Remember Me: Memory and Forgetting in the Digital Age

Authors

DOI:

https://doi.org/10.55613/jeet.v32i1.104

Abstract

Memory and Forgetting in the Digital Age is a descriptive subtitle of the book, Remember Me by the Italian theoretical philosopher Davide Sisto. The book’s central aim is to provide a philosophical argument on the consequences of digital networks such as social media and the internet in the way we remember and forget. Sisto does not subscribe to the well-known conception of memory and forgetting as opposites. He considers memory and forgetting to be the same thing; they have the same properties and are indistinguishable This is because remembering is forgetting, and forgetting is remembering. Memory does not pose the assumption that the past can be recalled totally but tries to fictionalise the past. The past begins to fade and deviate, and this deviation requires the act of forgetting. However, the proliferation of technologies and the internet has changed how we conceptualise forgetting and memory. The internet has provided the past with the opportunity to emancipate itself from the present and autonomously own itself and set its own trajectory. The past no longer sits in a space to be forgotten but now has the power to influence and shape the present.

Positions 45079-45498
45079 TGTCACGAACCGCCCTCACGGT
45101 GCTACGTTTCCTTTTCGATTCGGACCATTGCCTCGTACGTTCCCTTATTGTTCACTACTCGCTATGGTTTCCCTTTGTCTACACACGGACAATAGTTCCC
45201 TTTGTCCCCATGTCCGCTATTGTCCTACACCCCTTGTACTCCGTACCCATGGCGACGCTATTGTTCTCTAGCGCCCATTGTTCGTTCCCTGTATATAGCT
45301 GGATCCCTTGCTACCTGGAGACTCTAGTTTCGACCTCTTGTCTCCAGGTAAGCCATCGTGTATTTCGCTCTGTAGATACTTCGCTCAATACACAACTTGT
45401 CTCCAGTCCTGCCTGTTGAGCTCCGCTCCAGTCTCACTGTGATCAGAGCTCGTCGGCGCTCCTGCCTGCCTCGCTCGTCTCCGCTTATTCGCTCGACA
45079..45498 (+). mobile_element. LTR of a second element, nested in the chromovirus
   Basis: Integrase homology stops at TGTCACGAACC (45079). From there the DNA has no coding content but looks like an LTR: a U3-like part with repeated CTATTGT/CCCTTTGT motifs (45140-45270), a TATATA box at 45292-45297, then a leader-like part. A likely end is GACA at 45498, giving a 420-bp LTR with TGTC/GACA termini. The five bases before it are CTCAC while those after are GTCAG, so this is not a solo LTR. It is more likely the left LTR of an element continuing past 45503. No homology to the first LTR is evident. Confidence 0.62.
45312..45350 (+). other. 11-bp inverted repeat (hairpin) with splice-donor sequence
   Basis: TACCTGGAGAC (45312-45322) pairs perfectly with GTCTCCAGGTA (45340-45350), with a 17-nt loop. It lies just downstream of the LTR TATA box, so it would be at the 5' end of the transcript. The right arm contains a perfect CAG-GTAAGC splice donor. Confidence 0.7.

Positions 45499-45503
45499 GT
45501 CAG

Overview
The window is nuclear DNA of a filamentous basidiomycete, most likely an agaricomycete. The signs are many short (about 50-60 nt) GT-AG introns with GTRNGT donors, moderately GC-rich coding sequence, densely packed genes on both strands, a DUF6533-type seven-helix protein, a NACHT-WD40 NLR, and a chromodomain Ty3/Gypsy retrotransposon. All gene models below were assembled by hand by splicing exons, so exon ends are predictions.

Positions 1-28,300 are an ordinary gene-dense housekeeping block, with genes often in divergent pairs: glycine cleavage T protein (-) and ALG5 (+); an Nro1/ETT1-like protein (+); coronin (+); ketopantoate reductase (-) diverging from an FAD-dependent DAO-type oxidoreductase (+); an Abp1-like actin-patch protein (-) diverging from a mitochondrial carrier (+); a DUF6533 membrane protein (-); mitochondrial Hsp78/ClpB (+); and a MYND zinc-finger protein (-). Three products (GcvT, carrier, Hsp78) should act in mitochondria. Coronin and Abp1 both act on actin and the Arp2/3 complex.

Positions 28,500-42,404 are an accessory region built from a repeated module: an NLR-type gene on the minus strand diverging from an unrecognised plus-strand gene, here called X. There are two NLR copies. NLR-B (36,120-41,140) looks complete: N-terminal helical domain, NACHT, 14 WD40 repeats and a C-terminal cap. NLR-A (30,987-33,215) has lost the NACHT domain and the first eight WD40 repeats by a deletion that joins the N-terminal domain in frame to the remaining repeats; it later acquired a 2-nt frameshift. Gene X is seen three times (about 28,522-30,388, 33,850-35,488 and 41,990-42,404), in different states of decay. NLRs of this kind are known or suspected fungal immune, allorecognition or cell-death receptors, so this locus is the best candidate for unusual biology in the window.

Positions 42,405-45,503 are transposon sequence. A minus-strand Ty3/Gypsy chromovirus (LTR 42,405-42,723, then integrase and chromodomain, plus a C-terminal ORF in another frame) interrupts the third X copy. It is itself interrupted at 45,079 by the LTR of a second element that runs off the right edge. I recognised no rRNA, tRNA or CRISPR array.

Metrics

Metrics Loading ...

References

Chalmers, D. 2010. The Character of Consciousness. Oxford: Oxford University Press.

Descartes, R. 2006. Meditations, Objections, and Replies. In: R. Ariew, & D. Cress (eds). Cambridge: Hacket Publishing Company, Inc.

Sisto, D. 2010. Remember Me: Memory and Forgetting in the Digital Age. A. Kilgarriff (trans). Cambridge: Polity Press.

Downloads

Published

2022-06-30

How to Cite

Ugar, E. T. (2022). Remember Me: Memory and Forgetting in the Digital Age. Journal of Ethics and Emerging Technologies, 32(1), 1–6. https://doi.org/10.55613/jeet.v32i1.104